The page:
Appreciating the tangibility of books

Photo courtesy of Hasit Dewan

I probably stand in the minority of people that includes mostly people over the age of 40 who aren’t the biggest fans of online books. Us “old-timers” continue to hold on to our physical copies, refusing to use digital novels for fear that once we do, we can never go back. Until this semester, I never owned an eBook or even an online textbook. I always made sure to rent or find a physical copy. However, finally using an online textbook has opened my eyes to the perks of digitization.

Over the course of 2015, Amazon reported higher sales in its eBook division than those of physical books. The eBook industry as a whole has flourished over the past few years due to the widespread popularity of specialized eReaders such as the Kindle and Nook, as well as the more general tablets. In fact, more and more schools are allowing students to store their textbooks and readings on tablets and computers.

My sister’s elementary school, for example,  has actually started a pilot program where the students are given tablets with the textbooks on them rather than physical copies. While programs like this may not currently be very widespread, it can only be a matter of time before almost everything goes digital.

Now, maybe I’m just old-fashioned, but I don’t think a digital book could ever fully replace a solid, tangible one with pages you can physically turn. I understand the practicality and ease that digital libraries offer. I mean, being able to carry around hundreds of books on
a single iPad is much better than having to lug around a bag of only a few. However, I
believe physical books simply offer some things that a digital copy cannot.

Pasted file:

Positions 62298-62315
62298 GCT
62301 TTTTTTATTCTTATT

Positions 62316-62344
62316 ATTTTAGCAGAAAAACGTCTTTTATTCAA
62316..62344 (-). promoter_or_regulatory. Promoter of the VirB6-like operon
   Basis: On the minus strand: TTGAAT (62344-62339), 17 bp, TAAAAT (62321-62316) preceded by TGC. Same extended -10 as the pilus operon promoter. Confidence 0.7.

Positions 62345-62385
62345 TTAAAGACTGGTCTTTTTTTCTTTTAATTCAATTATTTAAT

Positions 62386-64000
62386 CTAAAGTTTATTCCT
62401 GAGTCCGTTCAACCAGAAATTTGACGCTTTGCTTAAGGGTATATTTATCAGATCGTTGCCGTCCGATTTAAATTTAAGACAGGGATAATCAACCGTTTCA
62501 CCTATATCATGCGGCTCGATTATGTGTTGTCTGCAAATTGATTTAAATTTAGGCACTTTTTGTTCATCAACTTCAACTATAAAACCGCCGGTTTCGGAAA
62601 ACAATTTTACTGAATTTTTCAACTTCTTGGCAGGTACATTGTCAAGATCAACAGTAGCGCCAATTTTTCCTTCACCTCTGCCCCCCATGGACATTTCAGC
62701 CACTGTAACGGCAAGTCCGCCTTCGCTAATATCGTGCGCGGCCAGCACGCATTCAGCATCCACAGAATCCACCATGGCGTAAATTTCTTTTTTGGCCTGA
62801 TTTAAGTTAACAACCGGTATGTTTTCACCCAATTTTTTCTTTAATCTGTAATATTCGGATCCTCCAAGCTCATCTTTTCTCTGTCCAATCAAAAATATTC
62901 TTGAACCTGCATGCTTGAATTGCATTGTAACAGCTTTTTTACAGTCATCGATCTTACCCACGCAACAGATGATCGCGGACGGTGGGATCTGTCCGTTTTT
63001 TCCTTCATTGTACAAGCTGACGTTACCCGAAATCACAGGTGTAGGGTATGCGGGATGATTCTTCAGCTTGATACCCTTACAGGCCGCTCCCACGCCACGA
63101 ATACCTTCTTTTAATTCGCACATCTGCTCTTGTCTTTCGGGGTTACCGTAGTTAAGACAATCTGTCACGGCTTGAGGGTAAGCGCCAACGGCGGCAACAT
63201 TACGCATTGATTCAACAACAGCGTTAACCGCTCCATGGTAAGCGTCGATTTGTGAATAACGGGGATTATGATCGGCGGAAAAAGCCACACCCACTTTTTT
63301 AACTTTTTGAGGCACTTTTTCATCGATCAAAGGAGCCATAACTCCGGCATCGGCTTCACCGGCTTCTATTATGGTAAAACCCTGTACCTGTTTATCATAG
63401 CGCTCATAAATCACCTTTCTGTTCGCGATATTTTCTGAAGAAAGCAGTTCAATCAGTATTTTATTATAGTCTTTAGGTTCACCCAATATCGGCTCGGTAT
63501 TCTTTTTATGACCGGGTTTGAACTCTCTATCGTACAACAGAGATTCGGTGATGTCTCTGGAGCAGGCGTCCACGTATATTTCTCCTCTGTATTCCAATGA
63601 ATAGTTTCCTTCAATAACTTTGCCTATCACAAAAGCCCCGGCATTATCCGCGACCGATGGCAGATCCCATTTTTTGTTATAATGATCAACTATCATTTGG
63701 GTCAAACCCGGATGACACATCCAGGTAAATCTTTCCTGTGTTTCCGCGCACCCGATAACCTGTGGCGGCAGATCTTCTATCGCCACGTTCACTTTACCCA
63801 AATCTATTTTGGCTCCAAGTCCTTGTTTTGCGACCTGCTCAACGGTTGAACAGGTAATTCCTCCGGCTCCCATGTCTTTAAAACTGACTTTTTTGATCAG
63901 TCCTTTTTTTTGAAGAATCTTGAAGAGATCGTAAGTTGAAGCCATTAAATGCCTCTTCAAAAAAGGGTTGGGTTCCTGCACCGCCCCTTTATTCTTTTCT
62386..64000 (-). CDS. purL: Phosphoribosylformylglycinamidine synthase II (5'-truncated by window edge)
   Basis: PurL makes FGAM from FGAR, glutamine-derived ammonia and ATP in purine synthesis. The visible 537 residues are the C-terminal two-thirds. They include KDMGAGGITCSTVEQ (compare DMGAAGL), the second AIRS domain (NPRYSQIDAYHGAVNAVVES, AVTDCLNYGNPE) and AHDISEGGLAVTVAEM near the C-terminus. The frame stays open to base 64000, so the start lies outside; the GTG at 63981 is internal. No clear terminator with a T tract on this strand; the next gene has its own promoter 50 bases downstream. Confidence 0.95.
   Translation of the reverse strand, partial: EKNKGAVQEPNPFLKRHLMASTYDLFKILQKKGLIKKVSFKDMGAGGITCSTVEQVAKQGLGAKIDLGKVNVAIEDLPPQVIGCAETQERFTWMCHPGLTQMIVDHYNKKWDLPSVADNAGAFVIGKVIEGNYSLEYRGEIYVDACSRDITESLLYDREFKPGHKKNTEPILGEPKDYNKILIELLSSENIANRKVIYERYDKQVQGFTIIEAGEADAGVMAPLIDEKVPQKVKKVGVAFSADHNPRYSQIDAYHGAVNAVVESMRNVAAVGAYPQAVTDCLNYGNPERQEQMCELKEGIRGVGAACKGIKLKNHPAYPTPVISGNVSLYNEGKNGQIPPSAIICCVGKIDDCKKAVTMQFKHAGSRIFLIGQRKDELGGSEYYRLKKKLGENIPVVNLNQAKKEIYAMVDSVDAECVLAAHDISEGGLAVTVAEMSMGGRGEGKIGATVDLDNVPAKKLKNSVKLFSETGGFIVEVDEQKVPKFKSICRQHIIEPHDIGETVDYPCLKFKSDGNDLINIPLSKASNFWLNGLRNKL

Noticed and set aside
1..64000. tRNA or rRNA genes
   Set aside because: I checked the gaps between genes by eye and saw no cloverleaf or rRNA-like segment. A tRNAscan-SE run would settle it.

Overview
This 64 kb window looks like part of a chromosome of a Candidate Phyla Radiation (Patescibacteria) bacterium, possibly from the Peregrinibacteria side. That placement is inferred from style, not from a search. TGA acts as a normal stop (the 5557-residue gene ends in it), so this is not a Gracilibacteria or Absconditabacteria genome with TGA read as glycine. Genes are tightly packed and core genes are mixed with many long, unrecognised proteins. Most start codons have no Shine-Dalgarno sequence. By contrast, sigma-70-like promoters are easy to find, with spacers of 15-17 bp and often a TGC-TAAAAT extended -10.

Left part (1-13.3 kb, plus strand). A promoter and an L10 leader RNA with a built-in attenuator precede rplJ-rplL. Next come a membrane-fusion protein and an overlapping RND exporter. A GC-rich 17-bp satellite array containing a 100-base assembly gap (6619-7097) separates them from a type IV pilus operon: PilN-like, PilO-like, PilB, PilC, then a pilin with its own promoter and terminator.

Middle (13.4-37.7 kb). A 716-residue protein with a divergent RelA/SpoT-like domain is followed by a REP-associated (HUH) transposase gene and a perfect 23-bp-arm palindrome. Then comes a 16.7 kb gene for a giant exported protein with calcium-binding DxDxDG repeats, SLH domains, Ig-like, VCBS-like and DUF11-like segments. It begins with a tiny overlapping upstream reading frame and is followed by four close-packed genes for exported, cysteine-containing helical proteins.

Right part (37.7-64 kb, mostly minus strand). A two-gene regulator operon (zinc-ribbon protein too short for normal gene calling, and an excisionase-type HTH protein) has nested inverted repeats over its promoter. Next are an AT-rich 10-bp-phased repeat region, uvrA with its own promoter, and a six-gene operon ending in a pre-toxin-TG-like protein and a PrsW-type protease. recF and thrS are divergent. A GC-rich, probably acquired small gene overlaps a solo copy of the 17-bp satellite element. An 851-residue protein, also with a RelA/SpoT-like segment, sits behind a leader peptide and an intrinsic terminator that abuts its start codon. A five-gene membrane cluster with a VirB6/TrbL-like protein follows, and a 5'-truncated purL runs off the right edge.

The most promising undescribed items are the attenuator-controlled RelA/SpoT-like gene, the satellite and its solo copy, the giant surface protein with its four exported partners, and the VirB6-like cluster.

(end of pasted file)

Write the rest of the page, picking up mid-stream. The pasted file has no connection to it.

Agonizing over the one or two books to bring on a roadtrip or vacation has always been an annoying part of planning. However, the simple act of having to choose forced us to really figure out not only what exactly we wanted, but also to commit the choice we made.
Even if we ended up unhappy with our selections, we were forced to stick it.

With an eReader, we can simply carry around our entire library. While definitely more convenient and easy, we lose that simple but powerful element of choice and commitment to persevere through a book. Thus not permitting us to thoroughly analyze a book and style of writing. We can freely switch between novels almost at whim, like flipping through TV channels.

Along with this, lie a host of other features we simply lose with the advent of digital books. Book signings and even bookshelves will become a thing of the past. I understand that I am complaining about the most trivial things. Perhaps I have trouble letting go, but being able to appreciate a nice library collection on a bookshelf or having a favorite author’s signature on a novel elicits a certain joy in me that I just can’t get from looking at a tablet screen.

None of my inconsequential gripes will change the fact that digital is indeed the future. While I will miss the old era, I understand and in fact can even embrace the digital age. Digitization will make access
to books and knowledge much easier for people all over the world, along with simply
allowing us to hold more knowledge at our fingertips.

I will miss physical books, but in the end I will learn to love the eBook.